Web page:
The Media Mirror: what's in today's Russian newspapers? 10.01.08
Izvestiareports from Georgia under the headline: the Double Saakashvili. The paper says, the opposition in Tbilisi claims Saakashvili is cheating. The paper quotes an opposition member as saying Saakashvili actually won 50% less votes than announced.
Rossiyskaya Gazetaquotes a member of the opposition who believes the right of choice, the basic democratic tool of elections, was denied the Georgian people – stolen from them. The opposition thinks the election results were tampered with to give Saakashvili a clear victory in the first round.
Vedomostipublishes an article by Vladimir Milov who says the Georgian election presents a few lessons to major powers. For Russia: Moscow neglects the issue of the self-proclaimed independent states and continues to pursue the policy of “freezing” the conflicts. As a result, no more pro-Russian politicians are left in Georgia. A lesson for the U.S.: by appointing second-rate career diplomats to protect young democracies, writes Milov, America is undermining its own influence as the world’s main critic of authoritarian rule.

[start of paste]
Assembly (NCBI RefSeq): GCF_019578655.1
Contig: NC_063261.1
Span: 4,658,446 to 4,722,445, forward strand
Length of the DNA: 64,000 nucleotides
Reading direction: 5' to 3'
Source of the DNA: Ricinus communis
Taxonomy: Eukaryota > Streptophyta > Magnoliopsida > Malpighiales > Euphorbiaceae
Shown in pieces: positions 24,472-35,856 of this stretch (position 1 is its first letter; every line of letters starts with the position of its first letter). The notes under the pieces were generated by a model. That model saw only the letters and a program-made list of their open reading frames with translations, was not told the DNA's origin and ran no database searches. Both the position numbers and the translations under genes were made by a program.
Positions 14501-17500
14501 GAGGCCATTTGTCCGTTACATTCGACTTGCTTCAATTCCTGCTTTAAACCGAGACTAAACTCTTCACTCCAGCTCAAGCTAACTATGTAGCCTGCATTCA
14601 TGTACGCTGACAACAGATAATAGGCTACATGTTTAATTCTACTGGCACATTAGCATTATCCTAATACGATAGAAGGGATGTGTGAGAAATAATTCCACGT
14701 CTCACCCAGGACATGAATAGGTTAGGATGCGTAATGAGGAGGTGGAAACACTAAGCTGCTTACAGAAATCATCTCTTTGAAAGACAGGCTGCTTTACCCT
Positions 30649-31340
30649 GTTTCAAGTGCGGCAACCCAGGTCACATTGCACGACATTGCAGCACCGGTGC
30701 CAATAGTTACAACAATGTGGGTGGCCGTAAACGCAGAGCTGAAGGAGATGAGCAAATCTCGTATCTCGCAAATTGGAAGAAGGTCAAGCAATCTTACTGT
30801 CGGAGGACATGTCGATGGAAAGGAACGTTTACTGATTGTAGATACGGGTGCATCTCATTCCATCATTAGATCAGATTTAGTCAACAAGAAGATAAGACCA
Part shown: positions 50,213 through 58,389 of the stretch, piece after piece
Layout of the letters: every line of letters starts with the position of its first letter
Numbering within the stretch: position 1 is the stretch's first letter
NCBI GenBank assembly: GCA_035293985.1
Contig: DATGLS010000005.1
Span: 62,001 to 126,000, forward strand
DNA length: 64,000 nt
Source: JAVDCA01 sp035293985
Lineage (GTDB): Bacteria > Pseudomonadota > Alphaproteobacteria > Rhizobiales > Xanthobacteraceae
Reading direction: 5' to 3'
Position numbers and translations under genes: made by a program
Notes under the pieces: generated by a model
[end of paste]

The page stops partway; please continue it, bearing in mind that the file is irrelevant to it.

Moskovskiy Komsomolets writes that the opposition has a slim chance of turning the situation in its favor: the West has already recognized the Georgian election as democratic. It means, says the paper, that if forceful methods are implemented again to stop street actions it would be interpreted as necessary steps taken to defend democracy.
The paper continues to say that, on the one hand, it does not mean that Saakashvili would not face another political crisis in the following months, that may happen sooner rather than later. But on the other hand, Russia should not be complacent about this perspective: when cornered, Saakashvili would turn to his favorite survival tool – a conflict with Russia. This time he may even attempt “a small victorious war” in Southern Ossetia or Abkhazia.
Returning to Russian news: Izvestia columnist Dmitry Sokolov-Mitrich writes that with the 10-day vacation uniting New Year and Orthodox Christmas, he has started to hate the January holiday. There are so many days off in Russia now, it’s hard to find time to work. He writes: I hate calling someone’s office on a mid-January morning and getting a response: “Please call tomorrow. The nation is on holiday.”